Original Research

‘Not waiting for the initiative to arrive’: Teachers promoting and sustaining reading

Monica Hendricks
Reading & Writing | Vol 4, No 1 | a24 | DOI: https://doi.org/10.4102/rw.v4i1.24 | © 2013 Monica Hendricks | This work is licensed under CC Attribution 4.0
Submitted: 14 June 2012 | Published: 15 April 2013

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Monica Hendricks, Institute for the Study of English in Africa, Rhodes University, South Africa


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Abstract

The phases of post-apartheid curriculum reform starting with Curriculum 2005, to the revisions ushered in by the National Curriculum Statements and the recent Curriculum and Assessment Policy Statements display a trend toward increasing prescription in terms of content to be taught and allocation of curriculum time per subject, both of which are useful. In order to prepare school teachers for these ongoing curriculum reforms and an increased assessment burden, the national and provincial Education Departments have held regular workshops and provided bursaries for teachers to embark on academic studies in their teaching field. In addition, estimates are that non-governmental sources have spent R1 billion annually since 1994 on school improvement and teacher development programmes.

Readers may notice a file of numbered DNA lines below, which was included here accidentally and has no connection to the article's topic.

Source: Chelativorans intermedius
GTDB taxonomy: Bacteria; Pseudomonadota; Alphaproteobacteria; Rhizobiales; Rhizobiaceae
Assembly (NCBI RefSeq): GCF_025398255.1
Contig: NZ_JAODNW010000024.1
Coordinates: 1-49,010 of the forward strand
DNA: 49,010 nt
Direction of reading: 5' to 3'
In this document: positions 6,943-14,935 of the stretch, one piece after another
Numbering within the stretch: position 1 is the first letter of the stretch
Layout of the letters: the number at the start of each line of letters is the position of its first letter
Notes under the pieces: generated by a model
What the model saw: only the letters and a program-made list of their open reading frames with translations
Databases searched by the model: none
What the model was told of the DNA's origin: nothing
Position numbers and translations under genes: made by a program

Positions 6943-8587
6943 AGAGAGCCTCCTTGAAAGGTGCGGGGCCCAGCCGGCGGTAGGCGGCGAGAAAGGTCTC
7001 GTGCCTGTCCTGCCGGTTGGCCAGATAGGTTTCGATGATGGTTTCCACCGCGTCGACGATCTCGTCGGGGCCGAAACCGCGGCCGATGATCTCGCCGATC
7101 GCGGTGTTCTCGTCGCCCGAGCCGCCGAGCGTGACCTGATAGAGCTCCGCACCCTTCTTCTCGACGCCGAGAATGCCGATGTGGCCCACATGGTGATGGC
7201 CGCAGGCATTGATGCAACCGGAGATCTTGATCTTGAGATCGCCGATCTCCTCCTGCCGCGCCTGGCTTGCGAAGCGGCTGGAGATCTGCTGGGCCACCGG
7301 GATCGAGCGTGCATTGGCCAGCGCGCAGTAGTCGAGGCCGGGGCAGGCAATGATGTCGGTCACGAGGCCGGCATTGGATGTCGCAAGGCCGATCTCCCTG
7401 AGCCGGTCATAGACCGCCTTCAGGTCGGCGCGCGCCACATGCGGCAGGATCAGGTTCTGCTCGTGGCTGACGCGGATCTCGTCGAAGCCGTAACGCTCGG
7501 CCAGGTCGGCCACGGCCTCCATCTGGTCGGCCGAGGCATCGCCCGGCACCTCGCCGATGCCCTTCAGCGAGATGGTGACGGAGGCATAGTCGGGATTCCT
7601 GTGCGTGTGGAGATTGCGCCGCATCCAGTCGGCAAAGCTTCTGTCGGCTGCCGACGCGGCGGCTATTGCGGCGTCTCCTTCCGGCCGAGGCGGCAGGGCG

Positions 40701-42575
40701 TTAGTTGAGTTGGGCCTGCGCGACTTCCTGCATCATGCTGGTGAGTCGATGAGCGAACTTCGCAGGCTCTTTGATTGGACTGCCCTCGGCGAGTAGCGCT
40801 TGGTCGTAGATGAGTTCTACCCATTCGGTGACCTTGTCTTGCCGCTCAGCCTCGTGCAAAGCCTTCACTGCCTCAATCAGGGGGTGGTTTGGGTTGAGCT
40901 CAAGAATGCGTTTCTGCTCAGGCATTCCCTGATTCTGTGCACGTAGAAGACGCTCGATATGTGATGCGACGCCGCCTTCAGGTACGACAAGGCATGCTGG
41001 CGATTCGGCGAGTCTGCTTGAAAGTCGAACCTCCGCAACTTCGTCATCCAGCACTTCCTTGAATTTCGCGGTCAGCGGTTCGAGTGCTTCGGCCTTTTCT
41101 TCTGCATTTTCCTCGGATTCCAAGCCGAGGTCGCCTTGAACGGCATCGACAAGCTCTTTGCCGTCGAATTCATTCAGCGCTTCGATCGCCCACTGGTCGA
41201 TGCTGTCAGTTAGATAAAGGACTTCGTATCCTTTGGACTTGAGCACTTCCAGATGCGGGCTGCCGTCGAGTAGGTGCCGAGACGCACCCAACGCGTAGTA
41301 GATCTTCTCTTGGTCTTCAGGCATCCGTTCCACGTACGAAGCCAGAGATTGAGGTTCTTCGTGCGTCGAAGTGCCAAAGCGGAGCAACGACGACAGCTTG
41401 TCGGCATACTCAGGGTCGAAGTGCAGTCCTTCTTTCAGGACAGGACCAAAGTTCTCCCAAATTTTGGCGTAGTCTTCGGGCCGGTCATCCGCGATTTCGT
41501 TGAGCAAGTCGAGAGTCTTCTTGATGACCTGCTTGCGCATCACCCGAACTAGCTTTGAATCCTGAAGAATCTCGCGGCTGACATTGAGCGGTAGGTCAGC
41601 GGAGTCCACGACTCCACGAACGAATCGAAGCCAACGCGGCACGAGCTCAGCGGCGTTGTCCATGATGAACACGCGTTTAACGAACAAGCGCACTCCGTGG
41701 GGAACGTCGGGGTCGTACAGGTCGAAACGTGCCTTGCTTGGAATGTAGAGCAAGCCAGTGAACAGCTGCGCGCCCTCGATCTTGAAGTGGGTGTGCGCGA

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Crossref Citations

1. Let them speak: using reception analysis to understand children's relationship with fiction
Cathy O'Shea
Southern African Linguistics and Applied Language Studies  vol: 33  issue: 2  first page: 217  year: 2015  
doi: 10.2989/16073614.2015.1061894